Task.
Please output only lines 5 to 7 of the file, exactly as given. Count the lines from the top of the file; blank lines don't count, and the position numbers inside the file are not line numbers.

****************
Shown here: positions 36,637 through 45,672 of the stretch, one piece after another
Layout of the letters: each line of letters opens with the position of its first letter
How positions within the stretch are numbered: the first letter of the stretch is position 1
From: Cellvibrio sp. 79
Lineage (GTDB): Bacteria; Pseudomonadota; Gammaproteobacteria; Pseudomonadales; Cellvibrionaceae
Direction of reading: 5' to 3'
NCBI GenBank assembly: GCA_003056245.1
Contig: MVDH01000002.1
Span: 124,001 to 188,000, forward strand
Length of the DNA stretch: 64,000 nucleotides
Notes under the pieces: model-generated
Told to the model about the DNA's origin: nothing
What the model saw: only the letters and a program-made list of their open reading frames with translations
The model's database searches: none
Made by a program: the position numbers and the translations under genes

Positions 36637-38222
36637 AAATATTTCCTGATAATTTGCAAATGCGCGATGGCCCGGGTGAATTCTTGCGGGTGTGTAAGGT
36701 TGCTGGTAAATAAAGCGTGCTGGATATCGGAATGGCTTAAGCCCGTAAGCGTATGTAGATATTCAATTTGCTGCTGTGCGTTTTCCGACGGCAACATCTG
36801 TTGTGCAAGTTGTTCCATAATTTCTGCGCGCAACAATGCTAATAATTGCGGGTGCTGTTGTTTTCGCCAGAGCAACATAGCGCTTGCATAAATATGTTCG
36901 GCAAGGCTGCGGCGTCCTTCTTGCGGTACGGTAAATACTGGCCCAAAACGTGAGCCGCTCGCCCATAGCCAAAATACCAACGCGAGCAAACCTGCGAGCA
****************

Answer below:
Lineage (GTDB): Bacteria; Pseudomonadota; Gammaproteobacteria; Pseudomonadales; Cellvibrionaceae
Direction of reading: 5' to 3'
NCBI GenBank assembly: GCA_003056245.1